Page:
A Brief and Somewhat Unfocused Rant About the Hobby Lobby Case

this-is-not-a-church-hobby-lobby-scotus-638x428-520x400

Reportedly, Hobby Lobby CEO Dave Green saw this sign outside the courthouse and said, “Oh wait, Hobby Lobby ISN’T a church? My mistake.” Then he retracted his lawsuit and went home.

Okay, so.

Several people have asked me to blog my thoughts about the high-profile case that’s before the Supreme Court right now. I’m honestly not sure why, since my political views tend to be pretty bland and wishy-washy, but maybe that’s what the blogosphere needs. Maybe I can be the anti-Matt Walsh: angry with no one, and reasonable towards everyone.

I can at least give it my best shot.

So, here are my primary thoughts. Continue reading

Some brief thoughts on the failure of the Tea Party.

Since the economic crisis of 2008, the U.S. has seen the emergence of two populist movements: the Occupy movement, devoted to the dismantling of the global capitalist oligarchy; and the Tea Party movement, devoted to the sending of really angry Republicans to Washington.

I’m not really in a place to judge the former, since their goals are more nebulous and their action more local, but recent events have made it really, really obvious that the Tea Party has failed by any objective measure. Let me give a couple thoughts on why. Continue reading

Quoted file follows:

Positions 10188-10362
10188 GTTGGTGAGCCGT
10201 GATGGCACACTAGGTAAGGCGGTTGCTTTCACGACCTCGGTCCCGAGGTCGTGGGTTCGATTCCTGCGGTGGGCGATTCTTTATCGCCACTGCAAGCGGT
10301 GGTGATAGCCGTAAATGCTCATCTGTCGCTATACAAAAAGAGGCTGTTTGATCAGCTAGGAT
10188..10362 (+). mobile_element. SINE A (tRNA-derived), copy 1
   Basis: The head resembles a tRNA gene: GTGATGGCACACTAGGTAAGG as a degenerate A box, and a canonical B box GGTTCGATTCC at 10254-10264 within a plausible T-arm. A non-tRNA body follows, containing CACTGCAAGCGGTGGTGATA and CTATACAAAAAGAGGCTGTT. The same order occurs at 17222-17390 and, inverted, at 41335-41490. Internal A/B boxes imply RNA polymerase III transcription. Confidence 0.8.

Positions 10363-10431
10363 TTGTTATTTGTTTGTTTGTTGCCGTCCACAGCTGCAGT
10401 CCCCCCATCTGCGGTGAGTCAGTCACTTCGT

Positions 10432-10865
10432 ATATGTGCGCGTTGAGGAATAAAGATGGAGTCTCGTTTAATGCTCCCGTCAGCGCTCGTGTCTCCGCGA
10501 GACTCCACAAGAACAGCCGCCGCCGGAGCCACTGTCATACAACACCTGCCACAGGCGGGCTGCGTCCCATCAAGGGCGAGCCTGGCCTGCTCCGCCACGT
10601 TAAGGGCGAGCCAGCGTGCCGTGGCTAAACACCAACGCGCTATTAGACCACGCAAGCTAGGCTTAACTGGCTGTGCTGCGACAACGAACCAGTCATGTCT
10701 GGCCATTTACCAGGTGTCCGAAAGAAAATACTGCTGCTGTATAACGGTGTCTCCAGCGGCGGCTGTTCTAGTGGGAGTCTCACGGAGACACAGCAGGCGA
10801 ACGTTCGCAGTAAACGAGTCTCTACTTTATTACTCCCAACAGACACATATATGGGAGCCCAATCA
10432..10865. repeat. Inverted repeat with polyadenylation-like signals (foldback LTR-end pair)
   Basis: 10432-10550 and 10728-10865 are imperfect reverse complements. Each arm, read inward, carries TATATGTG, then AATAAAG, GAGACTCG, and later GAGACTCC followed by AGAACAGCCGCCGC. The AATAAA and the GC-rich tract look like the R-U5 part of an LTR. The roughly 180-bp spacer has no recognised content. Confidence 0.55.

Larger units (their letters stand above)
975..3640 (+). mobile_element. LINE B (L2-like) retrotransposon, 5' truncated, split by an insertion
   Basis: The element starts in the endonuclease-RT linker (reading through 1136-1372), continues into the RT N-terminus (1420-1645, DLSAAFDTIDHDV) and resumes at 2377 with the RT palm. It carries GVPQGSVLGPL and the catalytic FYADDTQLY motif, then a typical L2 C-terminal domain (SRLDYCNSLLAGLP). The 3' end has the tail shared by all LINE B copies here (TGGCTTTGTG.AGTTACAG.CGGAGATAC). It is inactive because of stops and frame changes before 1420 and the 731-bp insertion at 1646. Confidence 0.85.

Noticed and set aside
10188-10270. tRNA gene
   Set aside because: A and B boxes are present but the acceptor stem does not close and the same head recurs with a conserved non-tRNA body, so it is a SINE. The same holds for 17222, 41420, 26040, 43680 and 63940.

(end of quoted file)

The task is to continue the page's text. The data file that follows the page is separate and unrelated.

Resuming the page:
‘Mama,’ Creepy Kids, and Six Degrees of ‘Humanae Vitae’

I'm too sexy for my encyclical.

I’m too sexy for my encyclical.

In 1968, Pope Paul VI issued what has become one of the more controversial encyclicals in recent memory. In contrast to the Protestant and Eastern Orthodox traditions, which had both been gradually inching closer toward a full embrace of contraception, Humanae Vitae reaffirmed tradition in condemning any and all use of aritificial contraception as sinful. It was a teaching so out-of-step with contemporary culture that it inspired open dissent from both clergy and laity, and even now — more than 40 years later — the encyclical’s teachings are far from popular among self-identified Catholics.

It’s a position that has come to light yet again recently, as the Patient Protection and Affordable Care act — an act which I’ve by and large been supportive of — has come under scrutiny, in part for a provision that requires all employers but the most religion-y to provide their employees with healthcare that will pay for contraception. It’s a reality that has forced me to think long and hard, not only about what religious freedom means but also why one branch of my faith can be so opposed to certain substances that they’ll risk millions in fines just to avoid dirtying their hands with them.

Being raised decidedly Protestant, I spent many years completely unable to fathom how a church could take a position so legalistic and obsessive about externals. The more I think about the teaching, though, the more I understand it. I still regard the Catholic position on birth control to be a tad on the Pharisaical side, in that it adds unnecessarily to the law of Scripture, but in many ways I’ve come around to understanding and appreciating the position. If humankind is made in the image of God, then its natural and appropriate end is the creation of life. If we treat this reality as something to be avoided, our values are confused at best. Continue reading